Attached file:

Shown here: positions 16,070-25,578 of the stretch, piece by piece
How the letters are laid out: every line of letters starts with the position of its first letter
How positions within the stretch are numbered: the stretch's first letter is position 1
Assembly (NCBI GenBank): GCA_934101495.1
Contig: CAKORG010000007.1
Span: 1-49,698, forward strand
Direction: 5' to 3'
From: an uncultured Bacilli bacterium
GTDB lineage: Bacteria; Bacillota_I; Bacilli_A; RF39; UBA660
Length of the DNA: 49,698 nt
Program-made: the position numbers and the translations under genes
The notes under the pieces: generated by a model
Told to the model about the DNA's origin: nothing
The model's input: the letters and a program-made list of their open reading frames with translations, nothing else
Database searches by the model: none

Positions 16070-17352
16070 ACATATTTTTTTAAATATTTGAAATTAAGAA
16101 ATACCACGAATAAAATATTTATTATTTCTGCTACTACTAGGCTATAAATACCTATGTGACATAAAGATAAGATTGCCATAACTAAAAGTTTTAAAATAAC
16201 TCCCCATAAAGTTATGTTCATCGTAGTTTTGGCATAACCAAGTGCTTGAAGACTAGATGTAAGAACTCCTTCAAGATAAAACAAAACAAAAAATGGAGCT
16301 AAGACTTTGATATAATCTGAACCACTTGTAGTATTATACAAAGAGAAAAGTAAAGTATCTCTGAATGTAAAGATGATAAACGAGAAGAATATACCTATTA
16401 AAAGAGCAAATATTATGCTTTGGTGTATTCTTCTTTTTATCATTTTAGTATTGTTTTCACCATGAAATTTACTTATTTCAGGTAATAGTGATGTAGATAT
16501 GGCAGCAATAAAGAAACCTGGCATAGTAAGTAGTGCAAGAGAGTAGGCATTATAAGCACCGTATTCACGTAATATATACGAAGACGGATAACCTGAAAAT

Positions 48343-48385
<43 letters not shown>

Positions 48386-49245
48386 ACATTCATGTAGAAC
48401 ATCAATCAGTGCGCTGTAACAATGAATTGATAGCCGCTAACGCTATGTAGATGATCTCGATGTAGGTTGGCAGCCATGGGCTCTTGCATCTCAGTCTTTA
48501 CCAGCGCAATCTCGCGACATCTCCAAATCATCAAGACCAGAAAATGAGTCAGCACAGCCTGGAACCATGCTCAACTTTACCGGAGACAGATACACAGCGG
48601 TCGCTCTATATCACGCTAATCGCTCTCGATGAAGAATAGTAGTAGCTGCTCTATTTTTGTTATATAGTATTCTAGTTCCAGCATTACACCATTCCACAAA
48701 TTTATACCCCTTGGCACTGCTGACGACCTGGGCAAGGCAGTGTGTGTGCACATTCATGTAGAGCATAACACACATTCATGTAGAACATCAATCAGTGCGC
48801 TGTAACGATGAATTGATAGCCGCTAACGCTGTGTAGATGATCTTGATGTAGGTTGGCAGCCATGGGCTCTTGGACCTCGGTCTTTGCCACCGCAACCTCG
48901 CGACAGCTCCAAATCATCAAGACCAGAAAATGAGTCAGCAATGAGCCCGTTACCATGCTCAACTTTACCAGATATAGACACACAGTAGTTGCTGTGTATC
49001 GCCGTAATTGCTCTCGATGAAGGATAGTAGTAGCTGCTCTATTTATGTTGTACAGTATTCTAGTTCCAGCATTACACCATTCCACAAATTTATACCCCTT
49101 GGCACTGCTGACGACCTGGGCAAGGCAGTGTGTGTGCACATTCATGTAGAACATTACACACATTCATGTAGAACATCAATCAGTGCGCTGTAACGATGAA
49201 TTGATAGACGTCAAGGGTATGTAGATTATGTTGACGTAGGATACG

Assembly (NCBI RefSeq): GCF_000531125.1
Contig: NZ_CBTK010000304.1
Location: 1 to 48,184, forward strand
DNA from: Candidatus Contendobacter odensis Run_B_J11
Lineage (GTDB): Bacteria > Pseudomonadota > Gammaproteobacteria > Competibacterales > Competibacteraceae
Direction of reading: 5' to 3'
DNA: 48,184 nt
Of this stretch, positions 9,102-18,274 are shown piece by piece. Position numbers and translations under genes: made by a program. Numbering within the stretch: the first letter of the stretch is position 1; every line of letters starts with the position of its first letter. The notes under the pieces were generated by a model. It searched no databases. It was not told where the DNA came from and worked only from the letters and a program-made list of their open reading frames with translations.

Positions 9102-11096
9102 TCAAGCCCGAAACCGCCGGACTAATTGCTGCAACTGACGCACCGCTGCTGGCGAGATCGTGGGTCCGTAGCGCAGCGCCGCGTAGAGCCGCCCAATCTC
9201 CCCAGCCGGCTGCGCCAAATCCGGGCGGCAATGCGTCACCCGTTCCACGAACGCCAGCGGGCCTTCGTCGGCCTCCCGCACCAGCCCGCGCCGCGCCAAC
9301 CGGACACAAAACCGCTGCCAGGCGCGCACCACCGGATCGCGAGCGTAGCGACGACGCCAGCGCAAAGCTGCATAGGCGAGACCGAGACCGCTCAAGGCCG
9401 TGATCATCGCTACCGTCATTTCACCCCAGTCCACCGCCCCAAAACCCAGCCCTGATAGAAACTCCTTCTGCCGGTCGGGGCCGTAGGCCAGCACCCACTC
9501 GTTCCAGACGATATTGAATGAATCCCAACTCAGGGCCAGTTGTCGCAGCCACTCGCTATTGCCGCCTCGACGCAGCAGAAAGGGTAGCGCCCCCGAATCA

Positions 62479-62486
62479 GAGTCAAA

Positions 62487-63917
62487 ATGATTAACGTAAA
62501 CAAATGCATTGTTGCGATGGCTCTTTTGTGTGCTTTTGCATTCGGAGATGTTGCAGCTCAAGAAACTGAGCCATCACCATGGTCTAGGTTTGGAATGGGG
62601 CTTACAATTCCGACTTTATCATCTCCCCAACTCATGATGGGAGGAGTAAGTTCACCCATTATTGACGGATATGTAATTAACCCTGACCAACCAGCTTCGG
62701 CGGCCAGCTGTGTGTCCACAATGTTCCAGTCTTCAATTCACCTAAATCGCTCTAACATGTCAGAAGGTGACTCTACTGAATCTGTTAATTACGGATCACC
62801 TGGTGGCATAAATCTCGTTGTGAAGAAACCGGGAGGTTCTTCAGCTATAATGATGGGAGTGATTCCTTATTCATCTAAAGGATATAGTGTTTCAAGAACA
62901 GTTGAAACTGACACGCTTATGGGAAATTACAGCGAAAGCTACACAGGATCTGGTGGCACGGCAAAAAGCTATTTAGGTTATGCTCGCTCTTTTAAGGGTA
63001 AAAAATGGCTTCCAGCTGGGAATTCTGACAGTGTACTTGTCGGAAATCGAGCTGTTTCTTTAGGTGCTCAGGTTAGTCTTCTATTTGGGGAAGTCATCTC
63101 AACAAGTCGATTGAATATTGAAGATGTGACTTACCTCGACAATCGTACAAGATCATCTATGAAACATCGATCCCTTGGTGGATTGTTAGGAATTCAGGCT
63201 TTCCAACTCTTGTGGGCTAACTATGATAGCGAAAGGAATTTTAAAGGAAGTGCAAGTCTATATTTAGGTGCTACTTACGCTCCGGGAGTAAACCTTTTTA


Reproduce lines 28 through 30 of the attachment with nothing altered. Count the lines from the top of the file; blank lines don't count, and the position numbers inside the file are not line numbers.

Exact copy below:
48501 CCAGCGCAATCTCGCGACATCTCCAAATCATCAAGACCAGAAAATGAGTCAGCACAGCCTGGAACCATGCTCAACTTTACCGGAGACAGATACACAGCGG
48601 TCGCTCTATATCACGCTAATCGCTCTCGATGAAGAATAGTAGTAGCTGCTCTATTTTTGTTATATAGTATTCTAGTTCCAGCATTACACCATTCCACAAA
48701 TTTATACCCCTTGGCACTGCTGACGACCTGGGCAAGGCAGTGTGTGTGCACATTCATGTAGAGCATAACACACATTCATGTAGAACATCAATCAGTGCGC